Last year, between the two of us, we watched an average of 317 movies.
This year our goal is to top that by watching at least one a day.
And as an extra special torture, we've decided to write about all of them.

15 July 2008

Chapter 27, dir. J.P. Schaefer (2007)

NIKKI says:
This is one of those movies centering on an ugly topic that likes to think its edgy and daring. There's an element of daring to it, but only in that Jared Leto went to such extreme lengths to resemble Mark Chapman, and that much of it is filmed outside the Dakota building where Chapman shot John Lennon. It's a portrait of a disquieted mind, of a man who resented what he believed to be the "phoniness" inherent in Lennon's celebrity lifestyle that he convinced himself that killing the singer was absolutely necessary. The problem is, if you've read Jack Jones's book, Let Me Take You Down, or know anything really at all about Chapman, this movie doesn't cover any new ground. All it does is put us beside a visual representation of the man in the three days leading up to his horrible actions. I'm challenging myself to come up with a point for that, a reason for the film to exist?

It's the stuff of legend, is it not, that Chapman waited outside the Dakota for Lennon to emerge, to get his autograph? And when Lennon did emerge, he signed Chapman's record and went on his way, only to return with Chapman still there, this time primed to shoot? I believe most people are aware of the bits and pieces found in Chapman's apartment, and that he equated himself with Holden Caulfield from The Catcher in the Rye. So, Chapter 27 is simply a visual representation of these very famous facts.

In the beginning of the movie, Leto as Chapman says he could tell us about his family life, but he just didn't want to. Yet, for me, that's where the story is. We all know what happened, I was interested in finding out why. We don't know much about Chapman at the end of this movie. We know he's damaged, but how did a respected, world-travelling aid worker residing in Hawaii get to this point in his life? Why did Salinger's book impact him so deeply? Where did his obsession with Lennon come from? Was his madness recognisable to anyone else in his life, his wife, his friends?

I feel like the film took the wrong focus. I commend Jared Leto on a brilliant performance, but I wonder to what end have his efforts led? I have no greater understanding of this act. I'm still aware Chapman was a bit mental, but I knew that going in and that's all I'm taking away.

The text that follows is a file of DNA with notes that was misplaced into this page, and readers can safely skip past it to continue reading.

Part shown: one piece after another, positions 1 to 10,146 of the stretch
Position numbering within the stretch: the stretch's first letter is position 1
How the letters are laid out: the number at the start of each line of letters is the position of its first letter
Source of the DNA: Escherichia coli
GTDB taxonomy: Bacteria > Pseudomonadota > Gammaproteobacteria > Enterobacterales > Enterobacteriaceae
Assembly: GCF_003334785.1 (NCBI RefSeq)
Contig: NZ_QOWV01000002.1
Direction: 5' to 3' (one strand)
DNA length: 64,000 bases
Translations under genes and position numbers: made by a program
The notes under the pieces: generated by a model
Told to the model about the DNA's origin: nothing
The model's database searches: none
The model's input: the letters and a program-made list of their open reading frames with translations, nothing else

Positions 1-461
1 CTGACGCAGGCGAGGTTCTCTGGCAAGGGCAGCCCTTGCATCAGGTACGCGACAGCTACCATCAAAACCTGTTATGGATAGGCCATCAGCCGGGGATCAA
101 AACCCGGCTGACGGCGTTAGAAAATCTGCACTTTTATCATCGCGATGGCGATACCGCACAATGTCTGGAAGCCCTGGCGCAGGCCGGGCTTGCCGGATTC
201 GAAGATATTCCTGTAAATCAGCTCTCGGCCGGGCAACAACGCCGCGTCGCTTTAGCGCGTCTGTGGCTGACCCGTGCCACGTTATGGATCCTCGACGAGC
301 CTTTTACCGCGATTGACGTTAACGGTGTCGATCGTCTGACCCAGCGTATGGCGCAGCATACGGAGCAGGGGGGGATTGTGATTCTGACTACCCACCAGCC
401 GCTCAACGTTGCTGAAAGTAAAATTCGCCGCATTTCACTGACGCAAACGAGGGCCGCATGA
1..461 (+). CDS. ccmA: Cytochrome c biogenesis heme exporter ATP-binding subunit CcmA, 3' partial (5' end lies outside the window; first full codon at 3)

Close Encounters of the Third Kind: Director's Cut, dir. Steven Spielberg (1977)

NIKKI says:
Very happy to take a second look at this movie in its new Director's Cut edition. I like the movie. I get caught up in whimsy and the adventure of the whole thing, as I'm sure I'm supposed to. I really enjoy Richard Dreyfuss in all-out manic mode as the man who knows something is out there. But I found watching the movie for only the second time, that I felt bad to Dreyfuss's family who were really just abandoned while he went on his quest into the unknown. I can understand him perhaps leaving his wife behind, she who didn't fully support him in this thing he was going through. But his children?

The scene where Dreyfuss is in the bath, just losing his mind -- those kids really experience something there. That is a tragic moment for them as much as it is for their dad. I feel like Spielberg really did something great there, letting us see how this whole business was affecting the kids. But then the kids just leave and Dreyfuss never gives them a second thought.

I really struggled to fully be with Dreyfuss in those final moments where the aliens take him away. I know I was meant to feel good for him, and happy that his journey was about to take its inevitable next step. But I just sat there thinking -- what about the kids? If this whole thing was just so big that it blocked everything else out of his thinking, then the movie should have let us in on that. Or simply done away with the kids in the first place.

The other thing that bothers me -- why doesn't Dreyfuss take the mud and trees in through the door? Why doesn't he build the thing outside?

Ignoring those issues, it's a good movie. I don't know how much the original cut differs from the director's version, but this one we watched was well-paced and gripping when it needed to be, it had that glittery Spielberg innocence, and some dashes of great humour. It's Spielberg back when he was trying to tell stories instead of trying to change the world.